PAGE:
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Connecticut cancer survivors push for expansion of breast and ovarian cancer screenings

Cancer survivor Katie Heffernan Farrell of West Haven raises her Wonder Woman bracelet she wears. “I am a breast cancer survivor. It is only because I had insurance and was able to seek medical assessment that I am still alive,” she said at the State Capitol in Hartford, Connecticut April 13, 2022.
Joe Amon
Connecticut Public
Cancer survivor Katie Heffernan Farrell of West Haven raises her Wonder Woman bracelet she wears. “I am a breast cancer survivor. It is only because I had insurance and was able to seek medical assessment that I am still alive,” she said at the state Capitol in Hartford, Connecticut, April 13, 2022.

Thousands of Connecticut residents are diagnosed with breast cancer or reproductive cancers, like cervical, ovarian and uterine, every year.

A majority of patients who are diagnosed early survive, state data shows, but the chances for recovery are dimmer when cancer is detected in an advanced stage.

Experts say the costs associated with some of these tests can prevent people from discovering the disease earlier.

“Cost should never stand in the way of the earliest possible early detection,” said Audrey Carlson, a Newington resident who just finished chemotherapy treatment for early-detected ovarian cancer. “Luckily, my insurance paid for everything. Unfortunately, and sadly, this is not the case for many other women, especially those with high out-of-pocket costs.”

Cancer survivors, patient advocates, doctors and lawmakers at the state Capitol Wednesday called on the legislature to pass two bills that would expand insurance coverage and no-cost programs for early-detection cancer screenings and tests, with a priority on high-risk and marginalized groups of people.

More than 3,000 women, and some men, in Connecticut are diagnosed with breast cancer every year. State data shows that Black women die at a significantly higher rate than white women, despite having a lower incidence rate.

There were 215 new cases of ovarian cancer in 2019, according to a report released this month. More than half – 58% – were detected at a late stage, when the cancer becomes more difficult to treat.

Less than a third of women survive past five years after an advanced diagnosis, relative to the general population.

“There is a social equity issue here we must address,” said Rep. Jillian Gilchrest (D-West Hartford), a lead sponsor of the bills.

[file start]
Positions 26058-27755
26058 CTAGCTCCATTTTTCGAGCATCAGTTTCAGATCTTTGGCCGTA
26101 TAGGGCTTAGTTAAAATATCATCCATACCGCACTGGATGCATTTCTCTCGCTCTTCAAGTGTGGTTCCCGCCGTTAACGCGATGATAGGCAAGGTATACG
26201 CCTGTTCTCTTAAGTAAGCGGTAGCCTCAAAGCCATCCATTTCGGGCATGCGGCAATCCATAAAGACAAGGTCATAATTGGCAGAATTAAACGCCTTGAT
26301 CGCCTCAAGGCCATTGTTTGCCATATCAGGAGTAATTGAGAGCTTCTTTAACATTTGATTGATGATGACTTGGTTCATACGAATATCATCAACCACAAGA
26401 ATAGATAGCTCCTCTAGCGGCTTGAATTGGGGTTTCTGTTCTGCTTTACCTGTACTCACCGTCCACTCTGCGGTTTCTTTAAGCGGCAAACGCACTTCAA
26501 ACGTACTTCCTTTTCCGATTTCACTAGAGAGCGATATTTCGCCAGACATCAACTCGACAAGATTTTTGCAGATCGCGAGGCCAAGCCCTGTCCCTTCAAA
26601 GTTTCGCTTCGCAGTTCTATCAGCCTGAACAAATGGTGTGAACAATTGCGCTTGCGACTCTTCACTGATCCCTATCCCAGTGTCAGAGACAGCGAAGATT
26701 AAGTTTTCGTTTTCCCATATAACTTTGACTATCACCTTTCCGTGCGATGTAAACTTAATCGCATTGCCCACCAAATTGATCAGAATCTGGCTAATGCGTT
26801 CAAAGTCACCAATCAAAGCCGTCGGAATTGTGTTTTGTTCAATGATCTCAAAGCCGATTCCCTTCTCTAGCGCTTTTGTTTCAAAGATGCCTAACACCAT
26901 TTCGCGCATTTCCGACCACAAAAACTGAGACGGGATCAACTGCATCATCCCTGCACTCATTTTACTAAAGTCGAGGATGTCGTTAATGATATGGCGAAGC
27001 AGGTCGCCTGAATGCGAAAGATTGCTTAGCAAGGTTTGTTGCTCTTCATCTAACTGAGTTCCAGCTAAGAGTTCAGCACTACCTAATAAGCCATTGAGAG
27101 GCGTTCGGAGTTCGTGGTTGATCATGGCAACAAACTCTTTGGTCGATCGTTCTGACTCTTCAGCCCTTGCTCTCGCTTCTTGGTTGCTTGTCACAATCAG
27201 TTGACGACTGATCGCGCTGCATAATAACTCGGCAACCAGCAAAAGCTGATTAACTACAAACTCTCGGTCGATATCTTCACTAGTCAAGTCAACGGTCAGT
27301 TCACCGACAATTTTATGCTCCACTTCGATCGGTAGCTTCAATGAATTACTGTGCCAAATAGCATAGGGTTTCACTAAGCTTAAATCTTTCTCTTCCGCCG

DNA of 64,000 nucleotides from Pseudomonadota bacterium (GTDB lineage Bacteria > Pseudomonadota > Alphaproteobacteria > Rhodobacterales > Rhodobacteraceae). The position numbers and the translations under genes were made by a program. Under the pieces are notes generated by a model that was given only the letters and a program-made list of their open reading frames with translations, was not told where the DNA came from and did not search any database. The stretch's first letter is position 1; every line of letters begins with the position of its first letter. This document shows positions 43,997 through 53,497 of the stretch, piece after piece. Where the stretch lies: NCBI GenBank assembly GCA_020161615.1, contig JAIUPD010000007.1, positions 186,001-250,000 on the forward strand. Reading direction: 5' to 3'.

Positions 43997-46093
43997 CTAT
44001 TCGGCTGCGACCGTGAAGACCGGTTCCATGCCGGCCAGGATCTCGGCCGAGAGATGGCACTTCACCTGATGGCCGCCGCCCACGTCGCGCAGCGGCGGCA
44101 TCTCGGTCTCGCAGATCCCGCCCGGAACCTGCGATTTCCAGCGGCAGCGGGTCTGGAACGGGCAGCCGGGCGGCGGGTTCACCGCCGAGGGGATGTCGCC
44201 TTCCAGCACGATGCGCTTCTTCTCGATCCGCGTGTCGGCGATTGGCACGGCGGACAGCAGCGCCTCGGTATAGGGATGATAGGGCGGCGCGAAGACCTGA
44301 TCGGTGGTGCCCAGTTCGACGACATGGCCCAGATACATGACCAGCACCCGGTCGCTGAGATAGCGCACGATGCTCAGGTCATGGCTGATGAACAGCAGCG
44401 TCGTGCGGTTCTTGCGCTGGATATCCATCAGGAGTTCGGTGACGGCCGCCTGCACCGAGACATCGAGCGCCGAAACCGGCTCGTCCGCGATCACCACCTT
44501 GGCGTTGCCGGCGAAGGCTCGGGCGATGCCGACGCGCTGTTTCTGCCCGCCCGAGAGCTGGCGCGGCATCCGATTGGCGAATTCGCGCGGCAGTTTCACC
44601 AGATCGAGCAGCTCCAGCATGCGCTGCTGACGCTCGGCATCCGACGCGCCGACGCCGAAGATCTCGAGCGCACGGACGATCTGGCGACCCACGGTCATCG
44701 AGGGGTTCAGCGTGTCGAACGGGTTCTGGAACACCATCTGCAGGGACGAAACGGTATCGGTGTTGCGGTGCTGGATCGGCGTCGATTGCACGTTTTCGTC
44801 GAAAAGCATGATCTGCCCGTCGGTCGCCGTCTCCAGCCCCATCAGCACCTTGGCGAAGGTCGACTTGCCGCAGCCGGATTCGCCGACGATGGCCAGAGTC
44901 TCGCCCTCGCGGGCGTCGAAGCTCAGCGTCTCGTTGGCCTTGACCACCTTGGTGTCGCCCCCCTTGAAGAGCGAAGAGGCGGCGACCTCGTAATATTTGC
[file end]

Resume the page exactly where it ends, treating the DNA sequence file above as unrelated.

Legislation would build on existing state laws that have expanded insurance coverage and notification policies for breast and reproductive cancers.

One bill would require insurance companies to cover mammograms and breast ultrasounds not just for screening purposes, but also for diagnostic reasons.

Breast cancer survivor Katie Farrell, 55, of West Haven, said this would help future patients who have experiences like her own.

She went for a routine screening mammogram, and no abnormalities were detected. However, Farrell had dense breast tissue, she said. Experts say ultrasounds are sometimes recommended for a more accurate screening.

Six months later, Farrell felt a lump in her breast and sought diagnostic testing, which involved another mammogram and this time an ultrasound. She was eventually diagnosed with two types of breast cancer, one aggressive. That was 11 years ago.

“I often think that had I been able to get that ultrasound sooner, would I have been spared the severe treatments and surgeries that I had to endure?” Farrell asked.

But she still considered herself lucky, since her private insurance covered most of her testing and much of her treatment. Family and friends helped raise money to cover other related costs.

“It’s impossible to think that somebody can’t get help and have a choice and a chance to fight to survive,” Farrell said. “It’s incredibly difficult, but to have the barrier of no insurance and no resources, I can’t imagine it. Like I said, I was really lucky.”

The pieces of legislation would also require insurance coverage for mammograms and other screening tests for people under age 35 if they have cancer risk factors, like genetic markers or a family history.

“These people should be getting yearly [breast] MRIs, and believe me, they are not covered,” said Dr. Michael Crain, president of the Radiological Society of Connecticut. “I have pleaded with people to get them.”

Insurance changes would apply only to state-regulated health insurance, like group and individual plans offered on the state’s Affordable Care Act marketplace.

Gilchrest said the General Assembly’s appropriations committee has increased funding in the state budget for the Connecticut Breast and Cervical Cancer Early Detection Program, which provides free screening services to women in underserved communities.

There is also additional funding proposed for increases in Medicaid reimbursements to providers who do mammographies for low-income residents.

Both bills passed out of the Public Health, and Insurance and Real Estate committees, respectively, last month. Each has bipartisan support in the legislature.

Nicole Leonard joined Connecticut Public Radio to cover health care after several years of reporting for newspapers. In her native state of New Jersey, she covered medical and behavioral health care, as well as arts and culture, for The Press of Atlantic City. Her work on stories about domestic violence and childhood food insecurity won awards from the New Jersey Press Association.

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